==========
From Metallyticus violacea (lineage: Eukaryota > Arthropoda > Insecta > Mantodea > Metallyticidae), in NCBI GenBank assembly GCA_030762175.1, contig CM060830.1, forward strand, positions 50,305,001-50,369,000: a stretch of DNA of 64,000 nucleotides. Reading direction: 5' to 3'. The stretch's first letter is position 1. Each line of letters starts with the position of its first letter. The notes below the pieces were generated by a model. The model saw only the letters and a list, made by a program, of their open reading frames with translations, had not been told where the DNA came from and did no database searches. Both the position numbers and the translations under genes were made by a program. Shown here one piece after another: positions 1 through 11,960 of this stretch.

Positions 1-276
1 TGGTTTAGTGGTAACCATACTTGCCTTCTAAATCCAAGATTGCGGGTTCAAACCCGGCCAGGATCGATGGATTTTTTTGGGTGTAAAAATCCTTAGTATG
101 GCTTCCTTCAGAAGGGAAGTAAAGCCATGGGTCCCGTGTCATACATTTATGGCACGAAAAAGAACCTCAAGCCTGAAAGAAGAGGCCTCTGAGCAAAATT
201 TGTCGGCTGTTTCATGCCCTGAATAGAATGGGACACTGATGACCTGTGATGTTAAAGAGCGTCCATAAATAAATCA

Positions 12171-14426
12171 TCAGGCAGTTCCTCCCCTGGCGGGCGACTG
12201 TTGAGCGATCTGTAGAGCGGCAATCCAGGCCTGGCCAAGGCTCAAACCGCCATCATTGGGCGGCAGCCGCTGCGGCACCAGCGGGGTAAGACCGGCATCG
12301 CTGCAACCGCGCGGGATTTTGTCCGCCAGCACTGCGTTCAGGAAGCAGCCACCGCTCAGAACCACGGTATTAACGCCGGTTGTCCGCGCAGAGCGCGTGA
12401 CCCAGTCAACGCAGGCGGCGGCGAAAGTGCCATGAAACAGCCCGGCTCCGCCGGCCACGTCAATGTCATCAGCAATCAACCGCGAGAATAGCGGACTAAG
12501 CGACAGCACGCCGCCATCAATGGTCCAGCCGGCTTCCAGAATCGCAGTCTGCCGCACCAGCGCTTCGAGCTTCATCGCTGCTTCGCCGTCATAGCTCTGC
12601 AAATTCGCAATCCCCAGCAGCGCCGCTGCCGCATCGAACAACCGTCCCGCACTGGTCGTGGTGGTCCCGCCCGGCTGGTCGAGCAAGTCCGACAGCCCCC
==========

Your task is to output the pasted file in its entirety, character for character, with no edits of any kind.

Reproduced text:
From Metallyticus violacea (lineage: Eukaryota > Arthropoda > Insecta > Mantodea > Metallyticidae), in NCBI GenBank assembly GCA_030762175.1, contig CM060830.1, forward strand, positions 50,305,001-50,369,000: a stretch of DNA of 64,000 nucleotides. Reading direction: 5' to 3'. The stretch's first letter is position 1. Each line of letters starts with the position of its first letter. The notes below the pieces were generated by a model. The model saw only the letters and a list, made by a program, of their open reading frames with translations, had not been told where the DNA came from and did no database searches. Both the position numbers and the translations under genes were made by a program. Shown here one piece after another: positions 1 through 11,960 of this stretch.

Positions 1-276
1 TGGTTTAGTGGTAACCATACTTGCCTTCTAAATCCAAGATTGCGGGTTCAAACCCGGCCAGGATCGATGGATTTTTTTGGGTGTAAAAATCCTTAGTATG
101 GCTTCCTTCAGAAGGGAAGTAAAGCCATGGGTCCCGTGTCATACATTTATGGCACGAAAAAGAACCTCAAGCCTGAAAGAAGAGGCCTCTGAGCAAAATT
201 TGTCGGCTGTTTCATGCCCTGAATAGAATGGGACACTGATGACCTGTGATGTTAAAGAGCGTCCATAAATAAATCA

Positions 12171-14426
12171 TCAGGCAGTTCCTCCCCTGGCGGGCGACTG
12201 TTGAGCGATCTGTAGAGCGGCAATCCAGGCCTGGCCAAGGCTCAAACCGCCATCATTGGGCGGCAGCCGCTGCGGCACCAGCGGGGTAAGACCGGCATCG
12301 CTGCAACCGCGCGGGATTTTGTCCGCCAGCACTGCGTTCAGGAAGCAGCCACCGCTCAGAACCACGGTATTAACGCCGGTTGTCCGCGCAGAGCGCGTGA
12401 CCCAGTCAACGCAGGCGGCGGCGAAAGTGCCATGAAACAGCCCGGCTCCGCCGGCCACGTCAATGTCATCAGCAATCAACCGCGAGAATAGCGGACTAAG
12501 CGACAGCACGCCGCCATCAATGGTCCAGCCGGCTTCCAGAATCGCAGTCTGCCGCACCAGCGCTTCGAGCTTCATCGCTGCTTCGCCGTCATAGCTCTGC
12601 AAATTCGCAATCCCCAGCAGCGCCGCTGCCGCATCGAACAACCGTCCCGCACTGGTCGTGGTGGTCCCGCCCGGCTGGTCGAGCAAGTCCGACAGCCCCC